The lands settled by Estonians were unified and the Estonian contour was created.

Additional reading. 
A hundred years ago the lands settled by Estonians were divided between the Governorate of Estonia and the Governorate of Livonia. Even though Estonians lived and the Estonian language was spoken both in the Governorate of Estonia and the northern part of the Governorate of Livonia, those settlements were separated by a strict border. After the February Revolution in Russia in 1917, Estonian nationalists started to demand that the Russian Provisional Government establish a unified and autonomous national governorate. To this end, a demonstration was organised in Petrograd on April 8, 1917, after which on April 12 the Russian Provisional Government issued a decree to join the counties of Pärnu, Saare, Tartu, Viljandi and Võru in the Governorate of Livonia with the Governorate of Estonia. The lands on which Estonians had lived for thousands of years were once again united, and we could now enjoy the sea views, the silence of the marsh and the scent of our spruce and pine forests without a dividing border.

Source: EV100

Tuesday, 11 April 2017

Winner of the new Baltic two Euro centenary coin announced

In 2018 the Baltic States of Estonia, Latvia and Lithuania will celebrate their centenaries. To mark the occasion, a competition was held to produce a special 2€ commemorative coin. Each of the Baltic States submitted two designs and a public vote took place online to choose the winner. 

The winning design was produced by Lithuanian artist Justas Petrulis and shows a symbolic plait in which the fates of the three Baltic sisters intertwine.  

The winning design: 'Baltic sisters with plaited hair'.

During the two weeks of online voting, 14 302 votes were received. People from every continent except Antarctica voted for their favourite design. Alongside voters from Europe were others from Japan, Australia, Argentina, Canada, India, Morocco and the United States. The vast majority of 93% of the votes came from the three Baltic states, with 36% of the votes coming from Estonia, 32% from Latvia, and 25% from Lithuania.

In total, 4277 votes were cast for the work by the young Lithuanian designer Justas Petrulis; this is his debut in coin art.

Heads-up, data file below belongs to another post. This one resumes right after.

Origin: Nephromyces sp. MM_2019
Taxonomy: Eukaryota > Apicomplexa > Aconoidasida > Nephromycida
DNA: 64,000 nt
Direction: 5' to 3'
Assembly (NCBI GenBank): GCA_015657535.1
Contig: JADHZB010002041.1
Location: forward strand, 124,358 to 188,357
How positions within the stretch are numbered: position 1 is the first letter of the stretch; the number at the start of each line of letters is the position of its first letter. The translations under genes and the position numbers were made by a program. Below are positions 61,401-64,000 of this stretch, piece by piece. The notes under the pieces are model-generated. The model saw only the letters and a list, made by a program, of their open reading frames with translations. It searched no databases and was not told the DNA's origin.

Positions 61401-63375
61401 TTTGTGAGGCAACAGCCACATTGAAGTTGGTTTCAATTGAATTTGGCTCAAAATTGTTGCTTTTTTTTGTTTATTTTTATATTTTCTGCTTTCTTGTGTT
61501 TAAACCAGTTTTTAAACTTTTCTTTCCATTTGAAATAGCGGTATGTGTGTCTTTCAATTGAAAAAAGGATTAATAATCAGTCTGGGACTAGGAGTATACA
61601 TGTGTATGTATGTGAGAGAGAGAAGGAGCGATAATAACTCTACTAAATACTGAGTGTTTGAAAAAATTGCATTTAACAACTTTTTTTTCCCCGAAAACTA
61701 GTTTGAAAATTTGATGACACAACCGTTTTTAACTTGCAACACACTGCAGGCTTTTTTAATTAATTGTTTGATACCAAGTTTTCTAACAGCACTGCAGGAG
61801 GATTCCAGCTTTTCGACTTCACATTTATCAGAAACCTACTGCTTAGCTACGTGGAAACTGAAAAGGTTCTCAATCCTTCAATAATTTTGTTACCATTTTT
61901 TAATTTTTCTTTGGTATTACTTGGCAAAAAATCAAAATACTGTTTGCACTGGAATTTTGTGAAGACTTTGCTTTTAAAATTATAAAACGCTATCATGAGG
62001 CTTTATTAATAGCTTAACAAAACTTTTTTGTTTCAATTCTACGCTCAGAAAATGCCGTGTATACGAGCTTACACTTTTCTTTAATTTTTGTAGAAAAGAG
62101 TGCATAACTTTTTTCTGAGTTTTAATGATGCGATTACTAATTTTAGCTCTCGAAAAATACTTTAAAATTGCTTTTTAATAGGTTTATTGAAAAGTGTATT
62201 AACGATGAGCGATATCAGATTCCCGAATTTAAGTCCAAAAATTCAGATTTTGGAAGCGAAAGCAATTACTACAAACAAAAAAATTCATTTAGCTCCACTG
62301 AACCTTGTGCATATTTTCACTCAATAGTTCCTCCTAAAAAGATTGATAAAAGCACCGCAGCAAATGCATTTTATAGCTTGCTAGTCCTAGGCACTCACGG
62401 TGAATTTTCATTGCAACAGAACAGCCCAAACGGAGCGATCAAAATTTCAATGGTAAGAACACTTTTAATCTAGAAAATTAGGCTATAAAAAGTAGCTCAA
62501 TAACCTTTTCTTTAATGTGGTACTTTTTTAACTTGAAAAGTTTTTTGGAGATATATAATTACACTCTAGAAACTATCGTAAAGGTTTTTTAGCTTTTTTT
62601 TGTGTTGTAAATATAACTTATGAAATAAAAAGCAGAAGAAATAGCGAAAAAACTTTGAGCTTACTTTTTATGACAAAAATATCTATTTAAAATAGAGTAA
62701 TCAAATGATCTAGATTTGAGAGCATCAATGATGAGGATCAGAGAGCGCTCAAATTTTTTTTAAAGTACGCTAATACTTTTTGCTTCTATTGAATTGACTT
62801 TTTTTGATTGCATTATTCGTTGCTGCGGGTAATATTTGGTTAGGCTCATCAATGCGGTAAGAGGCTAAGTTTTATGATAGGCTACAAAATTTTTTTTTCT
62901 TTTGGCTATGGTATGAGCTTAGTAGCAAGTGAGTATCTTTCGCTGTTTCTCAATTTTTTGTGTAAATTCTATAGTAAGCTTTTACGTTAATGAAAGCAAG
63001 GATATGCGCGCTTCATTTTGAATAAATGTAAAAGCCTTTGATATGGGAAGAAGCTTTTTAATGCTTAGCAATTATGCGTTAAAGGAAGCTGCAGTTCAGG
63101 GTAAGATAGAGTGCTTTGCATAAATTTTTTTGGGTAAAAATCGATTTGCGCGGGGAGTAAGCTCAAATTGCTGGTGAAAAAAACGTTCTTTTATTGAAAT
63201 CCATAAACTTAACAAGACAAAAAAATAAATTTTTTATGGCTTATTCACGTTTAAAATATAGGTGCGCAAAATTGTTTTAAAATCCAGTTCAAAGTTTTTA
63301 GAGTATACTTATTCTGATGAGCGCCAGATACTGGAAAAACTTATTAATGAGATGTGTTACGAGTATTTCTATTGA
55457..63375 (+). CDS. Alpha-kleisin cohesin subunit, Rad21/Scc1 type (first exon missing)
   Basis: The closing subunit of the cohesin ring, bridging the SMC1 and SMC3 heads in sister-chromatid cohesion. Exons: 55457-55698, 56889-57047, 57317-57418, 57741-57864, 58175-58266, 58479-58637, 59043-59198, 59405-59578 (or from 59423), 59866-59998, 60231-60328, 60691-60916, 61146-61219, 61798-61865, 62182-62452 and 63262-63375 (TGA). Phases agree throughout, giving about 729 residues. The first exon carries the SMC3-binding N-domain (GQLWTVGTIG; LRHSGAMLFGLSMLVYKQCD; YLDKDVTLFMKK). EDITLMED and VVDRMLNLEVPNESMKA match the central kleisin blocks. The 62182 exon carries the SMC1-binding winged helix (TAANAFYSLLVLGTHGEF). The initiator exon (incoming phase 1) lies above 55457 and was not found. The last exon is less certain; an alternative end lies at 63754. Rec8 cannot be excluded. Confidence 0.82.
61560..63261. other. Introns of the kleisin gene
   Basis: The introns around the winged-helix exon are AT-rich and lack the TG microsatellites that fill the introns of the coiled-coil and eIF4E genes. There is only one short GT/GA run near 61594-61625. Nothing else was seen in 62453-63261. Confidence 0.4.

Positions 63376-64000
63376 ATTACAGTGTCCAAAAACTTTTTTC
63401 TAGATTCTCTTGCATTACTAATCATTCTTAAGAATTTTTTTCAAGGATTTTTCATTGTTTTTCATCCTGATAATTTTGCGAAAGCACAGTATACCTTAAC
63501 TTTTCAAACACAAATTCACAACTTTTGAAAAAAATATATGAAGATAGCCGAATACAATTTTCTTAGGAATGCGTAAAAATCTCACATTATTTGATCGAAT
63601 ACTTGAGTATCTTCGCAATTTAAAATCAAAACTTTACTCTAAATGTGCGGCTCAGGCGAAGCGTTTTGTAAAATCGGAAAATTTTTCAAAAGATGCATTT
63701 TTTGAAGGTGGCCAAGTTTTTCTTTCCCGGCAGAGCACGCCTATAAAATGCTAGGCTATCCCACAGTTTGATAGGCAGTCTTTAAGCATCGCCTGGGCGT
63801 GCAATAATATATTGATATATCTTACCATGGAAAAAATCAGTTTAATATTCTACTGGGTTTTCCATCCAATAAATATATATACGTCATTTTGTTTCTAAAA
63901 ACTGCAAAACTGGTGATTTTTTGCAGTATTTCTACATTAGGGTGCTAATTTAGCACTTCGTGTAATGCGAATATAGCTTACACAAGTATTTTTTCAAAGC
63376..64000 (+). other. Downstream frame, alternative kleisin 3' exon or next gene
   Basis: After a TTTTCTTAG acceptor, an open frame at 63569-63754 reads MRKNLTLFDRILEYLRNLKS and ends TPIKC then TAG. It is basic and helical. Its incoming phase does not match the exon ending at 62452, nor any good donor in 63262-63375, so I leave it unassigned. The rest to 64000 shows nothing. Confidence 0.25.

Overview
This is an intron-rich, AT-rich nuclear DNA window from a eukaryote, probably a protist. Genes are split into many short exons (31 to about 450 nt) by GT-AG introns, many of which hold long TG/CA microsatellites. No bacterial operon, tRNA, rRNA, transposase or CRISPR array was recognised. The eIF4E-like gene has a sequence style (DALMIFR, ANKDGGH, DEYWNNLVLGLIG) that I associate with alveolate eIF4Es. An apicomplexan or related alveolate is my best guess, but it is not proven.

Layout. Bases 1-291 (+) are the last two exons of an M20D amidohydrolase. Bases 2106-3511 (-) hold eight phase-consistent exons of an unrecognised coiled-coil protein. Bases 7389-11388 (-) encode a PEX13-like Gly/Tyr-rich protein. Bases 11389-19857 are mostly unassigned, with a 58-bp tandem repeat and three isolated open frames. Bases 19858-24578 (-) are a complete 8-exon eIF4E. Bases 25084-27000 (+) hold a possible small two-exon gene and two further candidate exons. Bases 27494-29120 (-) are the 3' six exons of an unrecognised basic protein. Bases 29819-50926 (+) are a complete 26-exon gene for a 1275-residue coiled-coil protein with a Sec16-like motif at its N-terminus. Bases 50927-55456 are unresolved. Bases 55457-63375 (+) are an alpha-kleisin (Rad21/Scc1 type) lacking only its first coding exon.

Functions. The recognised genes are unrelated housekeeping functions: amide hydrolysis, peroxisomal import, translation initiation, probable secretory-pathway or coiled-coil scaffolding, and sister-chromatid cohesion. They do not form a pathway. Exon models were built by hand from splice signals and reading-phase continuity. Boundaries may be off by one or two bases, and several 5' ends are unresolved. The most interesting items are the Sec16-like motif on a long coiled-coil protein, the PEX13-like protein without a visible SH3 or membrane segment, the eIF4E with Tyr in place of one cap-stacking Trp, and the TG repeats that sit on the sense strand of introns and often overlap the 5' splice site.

Petrulis expressed the idea of his work in a poem:

Baltic sisters plaited their hair
As if one story – joint plait.
Mutual past, present and future,
Century of States unites three Baltic daughters.

The 'Three Hands' & ''Three Pines' were Estonia's coin submissions.

The two-euro coin with the winning design will be minted in all three Baltic States and will enter circulation in early 2018.

100 random participants from the online vote will each receive a gift pack of three commemorative coins in special souvenir packaging – a coin from each of the Estonian, Latvian and Lithuanian mints.

For more information, please click here: New Centenary Baltic Coin

If Tesla were a country it would be Estonia!

Friday, 7 April 2017

5 exciting new attractions coming soon to Estonia

Estonia has always been a country full of pleasant surprises. With each visit comes the opportunity to discover something wonderful and new. During the next few years Estonia will be opening a range of exciting new attractions making, the country even more appealing than before. Here are five of the best:

1. Skypark  - Giant Ferris Wheel 

Due to open October 2018, the giant Ferris wheel stands at 120 metres tall and will be the largest public object displaying the EV100 logo. The Ferris wheel will be part of the 6,000 square metre Skypark complex, featuring large indoor trampolines, various ball games, a 4D cinema and science centre.

2. Sea Star Centre 

Meritäht Dirhamis
Meritäht /Seastar

The 'Meritäht' / 'Sea Star' complex will be Estonia's first multi-functional marine centre under one roof. Due to open in 2019, it will include an ocean fish aquarium, water park, adventure park, science centre, a diving centre and an indoor beach.

3.Kosmopark (Space Park) 

The Kosmo Park in Põltsamaa is set to be the largest indoor space-themed amusement park in the Baltic region. Due to open in the autumn of 2018, the park will offer a unique combination of wind tunnel and thematic attractions. Experience what it's like to be an astronaut and float in a weightless state, or try the virtual climbing wall. Many adrenalin filled activities await you!

To learn more, you can watch the promo video here: Kosmopark - kosmoseteemaline perepark Põltsamaal

4.Wow Centre Kuresaare

Wow Centre Kuresaare